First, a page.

Some churches, like in New Zealand, are taking extreme precautions to prevent the spread of the recent Swine Flu bacteria. Their answer was to prohibit the common participation in Communion wafers, the Communion chalice and the shaking of hands.
In response to similar fears over the years, the Orthodox Church has always taken the stand that the Cup of Christ is not a cup that delivers death, but it is the Cup of Life.
On the more practical level, some Liturgists say it is to prevent diseases that hot water became a required ingredient in the Communion Cup and why a cloth was shaken over the Holy Bread and Wine during the reciting of the Creed.
However, for those a bit more skeptical, below is a short article from an M.D. to show the scientific evidence that there is an extremely low probability that harmful bacteria can be transmitted from one person to another when receiving Holy Communion.
CAN YOU GET ILL FROM TAKING THE COMMUNION CUP?
A Physician's opinion
A Physician's opinion
By Emanuel Kolyvas, M.D.
Contrary to popular opinion, wine, and other beverages of antiquity produced through fermentation, were probably more important in providing disease-free drinking fluids than in their tendency to intoxicate. Ancient Greeks drank their water mixed with wine, and also used wine to cleanse wounds and soak dressings. More recently, military physicians of the last century observed that during epidemics of cholera, wine drinkers were relatively spared by the disease, and troops were advised to mix wine into the water.
Wine has been shown to be an effective antiseptic even when the alcohol is removed. In fact, 10% alcohol is a poor antiseptic, and alcohol only becomes optimally effective at concentrations of 7;0%. The antiseptic substances in wine are inactive in fresh grapes because these molecules are bound to complex sugars. During fermentation these antiseptic substances are split off from the sugars and in this way become active. These molecules are polyphenols, a class of substances used in hospitals to disinfect surfaces and instruments. The polyphenol of wine has been shown to be some thirty-three times more powerful than the phenol used by Lister when he pioneered antiseptic surgery.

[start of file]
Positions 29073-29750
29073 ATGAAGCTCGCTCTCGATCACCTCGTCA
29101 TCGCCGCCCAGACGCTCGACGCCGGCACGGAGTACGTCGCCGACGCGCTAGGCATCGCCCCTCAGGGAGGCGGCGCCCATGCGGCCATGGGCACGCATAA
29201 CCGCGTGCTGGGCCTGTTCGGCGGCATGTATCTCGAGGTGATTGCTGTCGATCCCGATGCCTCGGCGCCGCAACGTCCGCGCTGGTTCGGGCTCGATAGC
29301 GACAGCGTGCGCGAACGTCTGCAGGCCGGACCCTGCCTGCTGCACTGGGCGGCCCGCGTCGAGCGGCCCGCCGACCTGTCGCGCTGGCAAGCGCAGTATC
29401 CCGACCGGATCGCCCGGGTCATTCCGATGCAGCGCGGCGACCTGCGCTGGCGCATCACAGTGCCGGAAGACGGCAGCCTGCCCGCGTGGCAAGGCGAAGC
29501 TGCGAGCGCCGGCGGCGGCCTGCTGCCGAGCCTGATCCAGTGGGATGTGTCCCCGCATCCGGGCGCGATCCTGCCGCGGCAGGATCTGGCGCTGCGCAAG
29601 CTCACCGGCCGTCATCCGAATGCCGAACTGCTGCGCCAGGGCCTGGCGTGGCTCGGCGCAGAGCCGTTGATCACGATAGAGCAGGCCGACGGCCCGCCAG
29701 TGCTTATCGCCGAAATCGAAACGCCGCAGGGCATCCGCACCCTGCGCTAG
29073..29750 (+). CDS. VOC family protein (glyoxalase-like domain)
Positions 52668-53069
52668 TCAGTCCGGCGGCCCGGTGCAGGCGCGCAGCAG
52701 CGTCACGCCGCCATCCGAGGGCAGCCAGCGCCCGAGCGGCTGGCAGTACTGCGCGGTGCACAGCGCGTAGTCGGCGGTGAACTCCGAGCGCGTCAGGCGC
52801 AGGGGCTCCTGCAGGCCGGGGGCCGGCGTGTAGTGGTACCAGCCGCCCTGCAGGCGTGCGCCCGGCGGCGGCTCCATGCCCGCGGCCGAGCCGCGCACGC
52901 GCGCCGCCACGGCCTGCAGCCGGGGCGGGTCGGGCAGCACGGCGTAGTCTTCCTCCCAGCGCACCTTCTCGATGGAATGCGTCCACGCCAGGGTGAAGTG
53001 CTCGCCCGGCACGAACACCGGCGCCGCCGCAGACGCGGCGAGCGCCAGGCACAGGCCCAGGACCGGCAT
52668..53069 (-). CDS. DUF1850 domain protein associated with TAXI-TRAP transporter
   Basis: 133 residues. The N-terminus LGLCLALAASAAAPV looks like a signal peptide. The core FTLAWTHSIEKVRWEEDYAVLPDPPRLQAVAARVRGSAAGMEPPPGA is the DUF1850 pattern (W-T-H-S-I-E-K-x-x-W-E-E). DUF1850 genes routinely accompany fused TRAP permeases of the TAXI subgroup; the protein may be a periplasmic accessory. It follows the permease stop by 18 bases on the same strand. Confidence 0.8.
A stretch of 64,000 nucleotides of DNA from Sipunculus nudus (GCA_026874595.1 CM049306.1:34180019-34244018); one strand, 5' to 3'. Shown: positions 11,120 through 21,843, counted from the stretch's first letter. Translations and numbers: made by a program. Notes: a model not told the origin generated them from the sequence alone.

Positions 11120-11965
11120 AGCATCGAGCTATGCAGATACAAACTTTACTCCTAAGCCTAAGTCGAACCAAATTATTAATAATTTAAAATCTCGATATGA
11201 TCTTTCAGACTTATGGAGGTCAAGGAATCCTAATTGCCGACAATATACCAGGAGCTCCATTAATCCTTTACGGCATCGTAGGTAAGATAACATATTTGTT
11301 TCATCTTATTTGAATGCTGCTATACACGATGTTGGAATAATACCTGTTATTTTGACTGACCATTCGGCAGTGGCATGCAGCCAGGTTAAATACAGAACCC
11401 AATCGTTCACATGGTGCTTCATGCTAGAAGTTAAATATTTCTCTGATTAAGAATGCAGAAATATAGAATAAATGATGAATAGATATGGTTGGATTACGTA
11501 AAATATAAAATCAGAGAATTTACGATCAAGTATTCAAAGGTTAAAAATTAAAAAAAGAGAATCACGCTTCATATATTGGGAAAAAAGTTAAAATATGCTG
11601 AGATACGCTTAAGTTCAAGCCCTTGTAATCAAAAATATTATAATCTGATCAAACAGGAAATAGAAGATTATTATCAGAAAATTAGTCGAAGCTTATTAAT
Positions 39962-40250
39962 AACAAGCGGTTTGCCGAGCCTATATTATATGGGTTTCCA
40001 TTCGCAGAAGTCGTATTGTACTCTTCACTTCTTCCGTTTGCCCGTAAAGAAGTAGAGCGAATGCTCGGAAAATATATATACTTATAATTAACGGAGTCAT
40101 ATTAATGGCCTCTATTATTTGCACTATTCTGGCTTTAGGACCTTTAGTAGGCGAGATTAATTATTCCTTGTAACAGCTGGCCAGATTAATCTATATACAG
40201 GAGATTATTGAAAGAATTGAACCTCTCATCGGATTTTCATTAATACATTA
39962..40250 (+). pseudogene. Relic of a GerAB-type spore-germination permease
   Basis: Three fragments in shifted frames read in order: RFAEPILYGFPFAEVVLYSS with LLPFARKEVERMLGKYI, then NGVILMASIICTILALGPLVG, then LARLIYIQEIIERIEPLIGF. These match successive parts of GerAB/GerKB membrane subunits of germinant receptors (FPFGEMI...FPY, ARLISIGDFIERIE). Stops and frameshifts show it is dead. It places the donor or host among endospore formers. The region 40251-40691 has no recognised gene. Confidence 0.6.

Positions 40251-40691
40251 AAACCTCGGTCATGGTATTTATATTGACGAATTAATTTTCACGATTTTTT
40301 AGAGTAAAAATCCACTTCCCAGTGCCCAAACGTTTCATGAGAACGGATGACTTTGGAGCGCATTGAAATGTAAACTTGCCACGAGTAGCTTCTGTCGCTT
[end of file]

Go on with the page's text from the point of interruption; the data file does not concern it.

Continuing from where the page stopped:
Same year wines can be diluted up to ten times before beginning to show a decrease in their antiseptic effect. The better wines gradually improve with age over the first ten years and can be diluted twenty times without a decrease of the antiseptic effect. This effect then remains more or less constant over the next twenty years and becomes equivalent to a new wine after another twenty-five years. (Modern antiseptics and antibiotics for disinfecting wounds have surpassed wine effectiveness because the active ingredients in wine are rapidly bound and inactivated by proteins in body tissues.)
In preparing communion, the hot water that is added to the wine will increase greatly the antiseptic effect of the polyphenols. Disinfection occurs more rapidly and more effectively at 45 degrees centigrade than at room temperature (22-25 degrees). Another contribution to the antiseptic effect comes from the silver, copper, zinc that make up the chalice itself, ensuring that microbes are unable to survive on its surface.
Throughout the centuries, no disease has ever been transmitted by the taking of Holy Communion. Diseases, such as Hepatitis B, known to be transmitted by shared eating utensils, have never been acquired from the communion spoon. HIV is known not to be transmitted through shared eating utensils, and considering the antiseptic qualities of the Holy Communion received by the faithful, there is no likelihood of acquiring HIV infection through the Common Cup.
From Canadian Orthodox Messenger, Spring 1995.